Chelsea L's Field Experience

Archive for the month “October, 2012”

Cooperative Learning Techniques

This week’s reading was about cooperative learning and using groups for critical thinking exercises in the classroom.  We have already learned a lot about cooperative learning in our methods class, but Larson and Kieper really pointed out a lot of logistical concerns I had never thought about.  One of the things that the authors discussed was marginalizing students and keeping race, social status, gender, etc in mind when creating groups.  While teachers might often try to be objective and select groups at random, it actually helps a lot of discussions when there are different perspectives that can be brought in.  This is especially important in social studies because of the nature of discussion.  Therefore, when creating groups it is important to create heterogeneous, diverse groups.

#heterogeneous grouping

Another issue that I never thought about when having the class do group work is students social skills and trust issues.  It is hard when mostly using the grad class for our lesson presentations because we all participate and are confident in our content knowledge.  However, teaching 9th graders in my field study definitely gets me thinking about social issues.  It is easy to predict the issues that would go along with cooperative learning and especially presenting the material in front of the whole class.  I could see how there may be teasing, nervousness, etc.  

I also never thought of forming formal cooperative learning groups that would work together for a unit, semester, year, etc.  I like the idea of that because the students would learn to gain respect for each other and the teacher could even set guidelines at the beginning to make sure students understand what is expected from them in terms of behavior as well as participation.  Another idea would be to have the students conduct some sort of activity to get to know one another at the onset of group formation.  If they learn greater respect and become comfortable with a small group this would give them study partners and potentially a “role” in the group throughout the year.  Overall, I thought this was an awesome idea.

Another suggestion that I felt related to something I could suggest in my field experience was the student teams/achievement divisions (STAD).  Larson and Kieper actually mention using this method for DBQs and my CT and I have been teaching his honors class how to structure their first DBQs and really analyze primary source documents.  I like the idea of competitive teams that would look at DBQs, form theses, etc.  I think competition within cooperative learning could work really well for certain classes and groups of students, such as honors classes.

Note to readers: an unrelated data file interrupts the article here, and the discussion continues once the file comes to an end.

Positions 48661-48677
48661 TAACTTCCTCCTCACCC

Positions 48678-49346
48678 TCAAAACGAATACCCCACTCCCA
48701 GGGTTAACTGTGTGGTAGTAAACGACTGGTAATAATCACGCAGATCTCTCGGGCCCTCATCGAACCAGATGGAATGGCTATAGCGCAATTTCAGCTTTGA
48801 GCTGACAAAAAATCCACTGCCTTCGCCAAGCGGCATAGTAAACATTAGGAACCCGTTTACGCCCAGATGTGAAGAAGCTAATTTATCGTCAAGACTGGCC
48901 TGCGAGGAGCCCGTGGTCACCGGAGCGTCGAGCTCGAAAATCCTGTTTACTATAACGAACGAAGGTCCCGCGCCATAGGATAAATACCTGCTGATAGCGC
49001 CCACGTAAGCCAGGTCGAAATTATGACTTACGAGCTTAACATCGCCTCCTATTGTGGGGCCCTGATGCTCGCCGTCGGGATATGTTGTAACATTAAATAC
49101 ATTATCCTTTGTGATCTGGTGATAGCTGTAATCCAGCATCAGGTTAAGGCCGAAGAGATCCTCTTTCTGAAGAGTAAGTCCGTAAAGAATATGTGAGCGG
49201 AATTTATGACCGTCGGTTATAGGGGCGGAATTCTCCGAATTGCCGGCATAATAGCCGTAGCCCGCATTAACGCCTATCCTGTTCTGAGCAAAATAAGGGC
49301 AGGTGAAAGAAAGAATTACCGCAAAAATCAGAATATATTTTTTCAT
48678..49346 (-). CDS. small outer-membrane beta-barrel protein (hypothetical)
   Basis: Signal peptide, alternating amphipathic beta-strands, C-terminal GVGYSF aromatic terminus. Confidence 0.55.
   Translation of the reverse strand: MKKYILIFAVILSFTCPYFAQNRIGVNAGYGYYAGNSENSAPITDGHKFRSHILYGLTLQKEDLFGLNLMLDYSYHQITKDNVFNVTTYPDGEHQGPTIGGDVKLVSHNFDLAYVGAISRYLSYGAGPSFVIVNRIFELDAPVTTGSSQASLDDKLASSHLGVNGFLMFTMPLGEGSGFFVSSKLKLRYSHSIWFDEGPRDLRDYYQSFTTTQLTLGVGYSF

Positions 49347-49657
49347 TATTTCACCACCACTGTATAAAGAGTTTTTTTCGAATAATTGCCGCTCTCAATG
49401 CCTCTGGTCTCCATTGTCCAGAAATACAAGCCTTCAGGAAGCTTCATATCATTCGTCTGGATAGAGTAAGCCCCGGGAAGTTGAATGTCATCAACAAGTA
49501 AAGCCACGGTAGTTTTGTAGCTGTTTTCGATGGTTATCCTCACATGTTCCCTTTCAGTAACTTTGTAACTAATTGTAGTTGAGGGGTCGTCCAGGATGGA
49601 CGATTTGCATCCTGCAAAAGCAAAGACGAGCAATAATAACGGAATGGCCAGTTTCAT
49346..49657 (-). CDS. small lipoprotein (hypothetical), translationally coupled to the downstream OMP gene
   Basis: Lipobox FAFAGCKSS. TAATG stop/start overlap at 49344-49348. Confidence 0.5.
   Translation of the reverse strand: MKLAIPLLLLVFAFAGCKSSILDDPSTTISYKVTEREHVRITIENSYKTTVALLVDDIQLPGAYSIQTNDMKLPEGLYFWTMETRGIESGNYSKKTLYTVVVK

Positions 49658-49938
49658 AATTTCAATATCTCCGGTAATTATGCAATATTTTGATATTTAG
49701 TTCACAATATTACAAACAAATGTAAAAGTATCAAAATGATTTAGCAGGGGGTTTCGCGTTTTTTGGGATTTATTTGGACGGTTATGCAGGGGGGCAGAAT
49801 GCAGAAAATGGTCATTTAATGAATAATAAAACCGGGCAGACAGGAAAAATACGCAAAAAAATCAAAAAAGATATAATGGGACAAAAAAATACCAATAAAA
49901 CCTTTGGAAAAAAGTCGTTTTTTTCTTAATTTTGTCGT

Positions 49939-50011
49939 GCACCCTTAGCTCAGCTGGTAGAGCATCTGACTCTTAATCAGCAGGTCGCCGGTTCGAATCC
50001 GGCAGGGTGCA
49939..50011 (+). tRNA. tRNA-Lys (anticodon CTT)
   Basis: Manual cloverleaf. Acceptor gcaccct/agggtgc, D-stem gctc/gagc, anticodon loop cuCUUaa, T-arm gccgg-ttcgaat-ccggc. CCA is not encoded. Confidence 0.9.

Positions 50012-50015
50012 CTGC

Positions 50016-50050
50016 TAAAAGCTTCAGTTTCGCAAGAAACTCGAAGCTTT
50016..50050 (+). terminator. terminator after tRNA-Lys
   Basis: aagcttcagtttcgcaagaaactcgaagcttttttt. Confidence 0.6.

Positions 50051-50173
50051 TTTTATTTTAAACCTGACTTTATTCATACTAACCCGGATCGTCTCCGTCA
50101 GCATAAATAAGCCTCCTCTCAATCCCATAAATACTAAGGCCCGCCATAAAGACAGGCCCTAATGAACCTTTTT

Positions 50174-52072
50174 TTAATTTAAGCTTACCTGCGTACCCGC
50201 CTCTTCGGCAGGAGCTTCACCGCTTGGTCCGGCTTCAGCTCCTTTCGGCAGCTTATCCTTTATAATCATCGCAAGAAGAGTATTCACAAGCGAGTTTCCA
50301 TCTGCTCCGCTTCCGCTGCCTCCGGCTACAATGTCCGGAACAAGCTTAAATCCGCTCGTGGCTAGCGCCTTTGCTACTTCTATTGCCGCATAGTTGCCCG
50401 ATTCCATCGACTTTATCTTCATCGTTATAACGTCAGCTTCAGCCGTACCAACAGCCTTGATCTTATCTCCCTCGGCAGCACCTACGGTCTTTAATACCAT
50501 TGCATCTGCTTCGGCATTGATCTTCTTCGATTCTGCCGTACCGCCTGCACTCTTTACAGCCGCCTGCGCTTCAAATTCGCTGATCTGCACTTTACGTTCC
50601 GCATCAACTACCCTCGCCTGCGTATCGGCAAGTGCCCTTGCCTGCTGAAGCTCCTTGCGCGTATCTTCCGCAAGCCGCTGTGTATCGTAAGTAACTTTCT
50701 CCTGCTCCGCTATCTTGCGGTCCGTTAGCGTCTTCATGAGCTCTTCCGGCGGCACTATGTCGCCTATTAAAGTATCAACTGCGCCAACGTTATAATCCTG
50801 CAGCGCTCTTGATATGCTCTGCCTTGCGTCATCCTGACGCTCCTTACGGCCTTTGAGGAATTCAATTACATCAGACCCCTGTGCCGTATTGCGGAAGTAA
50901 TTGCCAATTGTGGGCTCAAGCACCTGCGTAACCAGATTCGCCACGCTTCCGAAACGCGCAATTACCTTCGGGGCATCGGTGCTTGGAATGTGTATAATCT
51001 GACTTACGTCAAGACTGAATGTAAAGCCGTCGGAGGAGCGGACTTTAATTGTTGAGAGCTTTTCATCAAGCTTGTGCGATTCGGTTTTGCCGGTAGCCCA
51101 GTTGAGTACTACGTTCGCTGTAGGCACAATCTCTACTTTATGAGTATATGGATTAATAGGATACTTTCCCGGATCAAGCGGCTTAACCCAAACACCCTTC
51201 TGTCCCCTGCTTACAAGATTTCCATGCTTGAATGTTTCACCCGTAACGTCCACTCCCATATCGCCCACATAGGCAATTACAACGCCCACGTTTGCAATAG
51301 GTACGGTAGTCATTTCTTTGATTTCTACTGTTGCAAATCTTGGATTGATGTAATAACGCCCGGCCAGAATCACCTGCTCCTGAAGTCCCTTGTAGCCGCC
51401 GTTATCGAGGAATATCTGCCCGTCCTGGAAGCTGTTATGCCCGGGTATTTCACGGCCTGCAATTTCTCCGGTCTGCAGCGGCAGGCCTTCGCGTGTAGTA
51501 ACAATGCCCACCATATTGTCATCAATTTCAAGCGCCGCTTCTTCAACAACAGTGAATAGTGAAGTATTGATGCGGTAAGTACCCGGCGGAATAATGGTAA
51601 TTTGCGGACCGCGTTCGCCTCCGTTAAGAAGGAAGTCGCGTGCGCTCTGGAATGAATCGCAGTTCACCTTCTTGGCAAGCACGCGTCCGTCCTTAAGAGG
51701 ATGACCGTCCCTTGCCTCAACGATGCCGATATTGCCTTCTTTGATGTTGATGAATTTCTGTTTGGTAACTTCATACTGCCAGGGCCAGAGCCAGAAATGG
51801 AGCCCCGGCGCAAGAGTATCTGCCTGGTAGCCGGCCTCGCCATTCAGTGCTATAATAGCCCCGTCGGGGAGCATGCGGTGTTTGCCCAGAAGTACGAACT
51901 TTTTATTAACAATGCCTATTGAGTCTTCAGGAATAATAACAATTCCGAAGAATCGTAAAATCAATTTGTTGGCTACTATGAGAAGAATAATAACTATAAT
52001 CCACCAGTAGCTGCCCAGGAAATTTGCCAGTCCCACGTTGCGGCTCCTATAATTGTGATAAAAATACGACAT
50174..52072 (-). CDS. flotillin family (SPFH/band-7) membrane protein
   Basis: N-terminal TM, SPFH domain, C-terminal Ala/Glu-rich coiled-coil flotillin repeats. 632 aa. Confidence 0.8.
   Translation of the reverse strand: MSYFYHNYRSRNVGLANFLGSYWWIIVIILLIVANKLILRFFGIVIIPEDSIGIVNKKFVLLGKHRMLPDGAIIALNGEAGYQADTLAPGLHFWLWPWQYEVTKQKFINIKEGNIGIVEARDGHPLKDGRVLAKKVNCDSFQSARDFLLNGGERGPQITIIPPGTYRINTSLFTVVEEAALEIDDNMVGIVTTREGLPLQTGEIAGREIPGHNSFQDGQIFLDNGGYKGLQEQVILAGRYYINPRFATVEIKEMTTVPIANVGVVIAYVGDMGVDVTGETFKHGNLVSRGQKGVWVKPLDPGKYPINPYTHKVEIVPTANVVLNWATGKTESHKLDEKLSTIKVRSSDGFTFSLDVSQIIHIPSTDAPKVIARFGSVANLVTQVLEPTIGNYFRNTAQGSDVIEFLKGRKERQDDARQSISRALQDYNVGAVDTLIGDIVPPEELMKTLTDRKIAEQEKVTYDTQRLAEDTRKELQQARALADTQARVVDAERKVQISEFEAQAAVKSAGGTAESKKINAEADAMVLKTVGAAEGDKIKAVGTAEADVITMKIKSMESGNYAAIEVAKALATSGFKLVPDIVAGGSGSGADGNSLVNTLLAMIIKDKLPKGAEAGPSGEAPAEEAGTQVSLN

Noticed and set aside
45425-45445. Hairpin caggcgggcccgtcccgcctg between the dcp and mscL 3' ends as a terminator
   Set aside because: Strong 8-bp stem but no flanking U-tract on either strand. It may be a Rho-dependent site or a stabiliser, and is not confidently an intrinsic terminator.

#DBQs #cooperativelearning

Another suggestion that I really liked was the “group biography planning sheet” on page 184.  I think for formal grouping this would work nicely in order to manage who does what for a certain project or unit.  It also helps students organize and time manage so that they can complete all the tasks that are expected of them.  This may give younger students motivation because they feel a sense of responsibility as well.  

Overall, I feel that cooperative learning is one of the most important strategies for motivation and complex learning.  Gaining different student perspectives on historical and current event issues is very important for young learners as they form their own opinions about the world and social studies as a whole.  


Focus on Teachers

This week, I interviewed my teacher during his planning period and asked him a series of questions pertaining to his teaching philosophy, impact of national/state standards on his teaching, stresses and strains of teaching, and expectations for young teachers.  The part that I thought was most interesting was how much I could have predicted the answers to his questions.  Observing his classroom and the way he interacts with students sort of made his answers obvious to me, which was cool.